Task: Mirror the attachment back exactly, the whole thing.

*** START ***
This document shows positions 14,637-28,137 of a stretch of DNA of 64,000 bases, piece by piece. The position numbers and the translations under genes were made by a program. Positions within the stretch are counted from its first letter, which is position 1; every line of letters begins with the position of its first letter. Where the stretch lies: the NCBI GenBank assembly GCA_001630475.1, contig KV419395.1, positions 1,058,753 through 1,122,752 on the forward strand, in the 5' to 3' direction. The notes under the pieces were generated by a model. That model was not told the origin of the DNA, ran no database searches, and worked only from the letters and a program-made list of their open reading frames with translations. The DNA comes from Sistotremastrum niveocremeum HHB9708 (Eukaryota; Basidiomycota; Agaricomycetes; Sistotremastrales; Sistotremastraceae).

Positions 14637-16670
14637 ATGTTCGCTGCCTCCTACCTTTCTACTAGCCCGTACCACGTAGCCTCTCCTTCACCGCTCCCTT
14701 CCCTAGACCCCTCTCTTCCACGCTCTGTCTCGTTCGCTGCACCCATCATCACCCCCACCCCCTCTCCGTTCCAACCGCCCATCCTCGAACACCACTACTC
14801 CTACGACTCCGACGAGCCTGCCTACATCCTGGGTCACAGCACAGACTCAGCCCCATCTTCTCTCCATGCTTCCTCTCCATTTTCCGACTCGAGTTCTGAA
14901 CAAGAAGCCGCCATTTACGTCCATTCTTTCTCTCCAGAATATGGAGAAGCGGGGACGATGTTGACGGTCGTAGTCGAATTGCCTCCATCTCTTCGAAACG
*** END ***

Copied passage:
This document shows positions 14,637-28,137 of a stretch of DNA of 64,000 bases, piece by piece. The position numbers and the translations under genes were made by a program. Positions within the stretch are counted from its first letter, which is position 1; every line of letters begins with the position of its first letter. Where the stretch lies: the NCBI GenBank assembly GCA_001630475.1, contig KV419395.1, positions 1,058,753 through 1,122,752 on the forward strand, in the 5' to 3' direction. The notes under the pieces were generated by a model. That model was not told the origin of the DNA, ran no database searches, and worked only from the letters and a program-made list of their open reading frames with translations. The DNA comes from Sistotremastrum niveocremeum HHB9708 (Eukaryota; Basidiomycota; Agaricomycetes; Sistotremastrales; Sistotremastraceae).

Positions 14637-16670
14637 ATGTTCGCTGCCTCCTACCTTTCTACTAGCCCGTACCACGTAGCCTCTCCTTCACCGCTCCCTT
14701 CCCTAGACCCCTCTCTTCCACGCTCTGTCTCGTTCGCTGCACCCATCATCACCCCCACCCCCTCTCCGTTCCAACCGCCCATCCTCGAACACCACTACTC
14801 CTACGACTCCGACGAGCCTGCCTACATCCTGGGTCACAGCACAGACTCAGCCCCATCTTCTCTCCATGCTTCCTCTCCATTTTCCGACTCGAGTTCTGAA
14901 CAAGAAGCCGCCATTTACGTCCATTCTTTCTCTCCAGAATATGGAGAAGCGGGGACGATGTTGACGGTCGTAGTCGAATTGCCTCCATCTCTTCGAAACG